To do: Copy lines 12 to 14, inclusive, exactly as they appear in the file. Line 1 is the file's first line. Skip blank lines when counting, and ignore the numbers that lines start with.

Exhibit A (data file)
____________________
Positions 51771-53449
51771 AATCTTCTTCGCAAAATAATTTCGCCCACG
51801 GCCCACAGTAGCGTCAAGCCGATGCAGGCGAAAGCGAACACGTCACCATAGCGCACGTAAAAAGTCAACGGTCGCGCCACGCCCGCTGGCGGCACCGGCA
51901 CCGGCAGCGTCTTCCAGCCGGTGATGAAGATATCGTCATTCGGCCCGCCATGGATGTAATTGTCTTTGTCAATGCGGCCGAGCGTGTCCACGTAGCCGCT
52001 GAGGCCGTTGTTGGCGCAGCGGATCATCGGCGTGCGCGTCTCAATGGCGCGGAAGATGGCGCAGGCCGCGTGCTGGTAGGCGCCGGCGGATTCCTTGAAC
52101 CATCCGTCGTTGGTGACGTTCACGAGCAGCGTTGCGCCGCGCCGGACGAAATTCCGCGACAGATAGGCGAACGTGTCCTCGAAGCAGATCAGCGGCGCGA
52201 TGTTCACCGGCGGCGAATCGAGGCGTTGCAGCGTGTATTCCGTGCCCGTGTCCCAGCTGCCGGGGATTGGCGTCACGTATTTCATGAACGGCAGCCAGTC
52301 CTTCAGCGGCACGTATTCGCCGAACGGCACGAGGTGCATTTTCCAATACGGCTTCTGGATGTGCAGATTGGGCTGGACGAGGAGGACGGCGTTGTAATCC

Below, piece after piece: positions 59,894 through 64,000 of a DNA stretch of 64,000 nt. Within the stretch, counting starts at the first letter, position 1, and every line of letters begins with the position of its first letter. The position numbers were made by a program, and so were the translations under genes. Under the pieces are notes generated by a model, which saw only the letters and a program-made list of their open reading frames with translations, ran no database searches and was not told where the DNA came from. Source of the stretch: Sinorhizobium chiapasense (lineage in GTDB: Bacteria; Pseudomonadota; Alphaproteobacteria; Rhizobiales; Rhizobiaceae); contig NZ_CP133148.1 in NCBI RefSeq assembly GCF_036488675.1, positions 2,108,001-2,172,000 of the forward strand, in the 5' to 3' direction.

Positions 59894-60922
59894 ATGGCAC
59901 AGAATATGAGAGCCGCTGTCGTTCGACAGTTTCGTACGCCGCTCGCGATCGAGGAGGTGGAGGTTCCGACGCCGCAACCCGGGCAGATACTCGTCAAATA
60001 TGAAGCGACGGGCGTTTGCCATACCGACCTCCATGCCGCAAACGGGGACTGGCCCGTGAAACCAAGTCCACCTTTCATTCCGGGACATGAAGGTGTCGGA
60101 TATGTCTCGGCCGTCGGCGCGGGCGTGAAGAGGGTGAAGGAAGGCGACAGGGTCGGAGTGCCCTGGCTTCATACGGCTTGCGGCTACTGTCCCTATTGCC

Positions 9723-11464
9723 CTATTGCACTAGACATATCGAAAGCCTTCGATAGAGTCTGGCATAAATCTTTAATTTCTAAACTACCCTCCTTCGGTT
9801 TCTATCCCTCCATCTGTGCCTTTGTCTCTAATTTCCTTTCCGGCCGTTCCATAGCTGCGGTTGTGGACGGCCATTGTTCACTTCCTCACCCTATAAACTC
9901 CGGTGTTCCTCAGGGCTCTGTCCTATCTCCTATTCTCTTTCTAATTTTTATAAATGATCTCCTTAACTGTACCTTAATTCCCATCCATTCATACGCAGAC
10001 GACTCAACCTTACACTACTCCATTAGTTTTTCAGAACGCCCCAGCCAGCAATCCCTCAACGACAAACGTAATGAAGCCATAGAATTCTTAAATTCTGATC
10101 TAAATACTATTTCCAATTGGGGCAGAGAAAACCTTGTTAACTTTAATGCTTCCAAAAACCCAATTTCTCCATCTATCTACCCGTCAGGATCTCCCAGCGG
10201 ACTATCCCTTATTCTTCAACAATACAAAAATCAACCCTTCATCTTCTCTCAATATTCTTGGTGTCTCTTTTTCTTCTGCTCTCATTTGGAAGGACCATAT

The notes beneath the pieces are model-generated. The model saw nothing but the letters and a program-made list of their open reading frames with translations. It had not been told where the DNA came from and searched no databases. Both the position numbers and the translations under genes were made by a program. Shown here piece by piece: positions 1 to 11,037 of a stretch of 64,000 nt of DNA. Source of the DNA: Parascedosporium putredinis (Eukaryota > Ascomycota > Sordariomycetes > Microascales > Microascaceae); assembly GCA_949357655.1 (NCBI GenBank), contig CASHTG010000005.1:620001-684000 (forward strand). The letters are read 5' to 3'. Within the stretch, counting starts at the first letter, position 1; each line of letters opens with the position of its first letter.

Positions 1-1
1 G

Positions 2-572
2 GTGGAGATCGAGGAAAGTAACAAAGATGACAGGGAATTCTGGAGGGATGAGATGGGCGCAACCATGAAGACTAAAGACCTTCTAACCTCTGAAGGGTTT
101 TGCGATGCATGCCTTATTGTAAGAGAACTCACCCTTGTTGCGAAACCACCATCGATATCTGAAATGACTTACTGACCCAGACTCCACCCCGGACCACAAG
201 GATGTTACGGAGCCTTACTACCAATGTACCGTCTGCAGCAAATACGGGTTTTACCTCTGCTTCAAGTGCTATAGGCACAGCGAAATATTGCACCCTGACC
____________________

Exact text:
59901 AGAATATGAGAGCCGCTGTCGTTCGACAGTTTCGTACGCCGCTCGCGATCGAGGAGGTGGAGGTTCCGACGCCGCAACCCGGGCAGATACTCGTCAAATA
60001 TGAAGCGACGGGCGTTTGCCATACCGACCTCCATGCCGCAAACGGGGACTGGCCCGTGAAACCAAGTCCACCTTTCATTCCGGGACATGAAGGTGTCGGA
60101 TATGTCTCGGCCGTCGGCGCGGGCGTGAAGAGGGTGAAGGAAGGCGACAGGGTCGGAGTGCCCTGGCTTCATACGGCTTGCGGCTACTGTCCCTATTGCC